Ludwig Van Beethoven is one of the most famous and influential musicians/composers of the Classical and Romantic era. He was born in Bonn, which is the capital of Cologne (Germany) on December 17th 1770.
He had a very diligent melodious career with the help of his father, Johann Van Beethoven, who started teaching him music at a very early age. Beethoven wrote 9 symphonies, 5 concertos for the piano and 1 for the violin, 32 piano sonatas, and 16 string quartets to represent his entire career. There is probably no one in the developing world that doesn’t recognize a piece or two that was written by Ludwig. His music was dramatic and fierce and lives on to this day.
A lot of historical information can be found about Beethoven, but there are some exceptional facts about him that you may never have known:
Does Age Really Matter?
On paper Ludwig Van Beethoven was born on 1770. However, for many years the composer thought he was born in 1772. The exact year of birth was never officially definite. Historians believe that Beethoven’s father intentionally created this deception by altering his age so that he could present a much younger musical virtuoso. Remember, around the same time period Mozart was already quite established, and most likely, Beethoven’s biggest musical rival! His father didn’t want his son to be out-done by a fellow young originator.
Student Turned Piano Teacher
Beethoven was forced into the practice of music by an early age and music became his existence. It became his identity and he was very successful. One would assume that his passion for music would be something that he would love to share with those who wanted to learn. Beethoven was known to show utter disdain for piano teaching unless he was able to teach exceptionally gifted students, and, it has been noted, that if the student was a beautiful woman, it didn’t matter if she couldn’t tap her fingers to chop-sticks let alone play the piano.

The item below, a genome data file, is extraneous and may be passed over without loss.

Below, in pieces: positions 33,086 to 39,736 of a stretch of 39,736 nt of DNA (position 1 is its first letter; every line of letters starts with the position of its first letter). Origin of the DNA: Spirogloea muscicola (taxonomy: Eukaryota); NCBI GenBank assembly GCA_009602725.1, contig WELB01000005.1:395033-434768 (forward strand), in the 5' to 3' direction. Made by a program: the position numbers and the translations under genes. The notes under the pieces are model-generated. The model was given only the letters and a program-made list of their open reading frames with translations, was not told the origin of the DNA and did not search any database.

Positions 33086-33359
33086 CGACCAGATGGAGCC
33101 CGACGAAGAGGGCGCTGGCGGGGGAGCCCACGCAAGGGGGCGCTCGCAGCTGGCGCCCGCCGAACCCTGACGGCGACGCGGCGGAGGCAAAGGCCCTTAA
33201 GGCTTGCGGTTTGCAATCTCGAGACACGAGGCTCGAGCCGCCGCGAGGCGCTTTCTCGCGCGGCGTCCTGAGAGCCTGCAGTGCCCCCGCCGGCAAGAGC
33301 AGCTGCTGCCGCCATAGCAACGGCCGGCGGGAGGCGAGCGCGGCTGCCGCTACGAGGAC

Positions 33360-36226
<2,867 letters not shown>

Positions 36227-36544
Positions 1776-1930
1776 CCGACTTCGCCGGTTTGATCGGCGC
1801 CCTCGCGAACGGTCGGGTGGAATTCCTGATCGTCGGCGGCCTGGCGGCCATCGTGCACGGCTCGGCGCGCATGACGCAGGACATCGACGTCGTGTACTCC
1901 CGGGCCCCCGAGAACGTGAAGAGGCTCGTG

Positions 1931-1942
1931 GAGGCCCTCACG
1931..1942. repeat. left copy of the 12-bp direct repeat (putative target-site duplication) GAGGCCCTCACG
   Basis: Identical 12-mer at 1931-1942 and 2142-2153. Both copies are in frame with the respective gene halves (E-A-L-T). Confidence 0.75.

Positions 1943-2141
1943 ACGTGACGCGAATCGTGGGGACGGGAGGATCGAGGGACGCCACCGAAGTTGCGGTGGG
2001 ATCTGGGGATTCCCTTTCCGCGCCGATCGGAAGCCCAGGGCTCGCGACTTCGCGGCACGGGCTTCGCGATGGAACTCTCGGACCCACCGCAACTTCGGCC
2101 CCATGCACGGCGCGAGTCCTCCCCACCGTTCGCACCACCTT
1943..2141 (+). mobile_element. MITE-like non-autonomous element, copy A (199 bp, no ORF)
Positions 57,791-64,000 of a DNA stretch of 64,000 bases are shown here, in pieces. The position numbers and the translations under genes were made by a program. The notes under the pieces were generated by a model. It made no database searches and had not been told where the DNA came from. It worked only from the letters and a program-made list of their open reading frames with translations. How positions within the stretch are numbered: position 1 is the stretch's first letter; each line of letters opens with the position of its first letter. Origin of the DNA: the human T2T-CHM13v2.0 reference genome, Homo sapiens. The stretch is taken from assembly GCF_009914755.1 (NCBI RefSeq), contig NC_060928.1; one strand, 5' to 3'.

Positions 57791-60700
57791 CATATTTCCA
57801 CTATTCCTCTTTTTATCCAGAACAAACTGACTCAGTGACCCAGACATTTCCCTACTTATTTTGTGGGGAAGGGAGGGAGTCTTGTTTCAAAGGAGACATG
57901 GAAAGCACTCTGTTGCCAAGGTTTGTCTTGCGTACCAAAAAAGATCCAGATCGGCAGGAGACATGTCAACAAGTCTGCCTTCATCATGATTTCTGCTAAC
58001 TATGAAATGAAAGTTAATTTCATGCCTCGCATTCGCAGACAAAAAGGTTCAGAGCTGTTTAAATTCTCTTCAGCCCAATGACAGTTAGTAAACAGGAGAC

Sounds of Silence for Ludwig
The worst fate that could ever befall a musician is loss of hearing. That is exactly what happened to Beethoven. His hearing loss was gradual, but by 1819, in his 30’s, he was clinically and completely deaf. According to correspondences written by Ludwig, he considered his hearing loss a “demon”, which haunted him everywhere he went. There were moments in this phase of his life where he contemplated suicide, but the love of music and his career held that action at bay. After the deafness set in, he was still able to complete thirty-two piano sonatas, seventeen string quartets, nine symphonies, one of which would be the Fifth Symphony – one of the most commonly recognized pieces he ever wrote.
Twelve Times Thirty
Music and math have always been complimentary disciplines. According to the American Mathematical Society, counting, rhythm, scales, intervals, patterns, symbols, harmonies, time signatures, overtone, and pitch are ALL notations made my composers that are directly connected to mathematics. With that being said, Beethoven was not very gifted, to say the least, when it came to basic math. Due to family obligations, he had to leave school at the early age of 11 to help support his family.
Beethoven’s Struggle For Health
Throughout Beethoven’s childhood, middle years and up to his death, he was never blessed with a healthy life. In addition to his hearing loss, which was attributed to typhus, he also suffered from colitis, rheumatism, rheumatic fever, skin disorder, to list a few. His death was eventually caused by cirrhosis, which lead to liver failure.
Whatever strange behavior or physical infirmities Beethoven struggled with, there is no denying that he will forever remain one of the greatest composers of all time.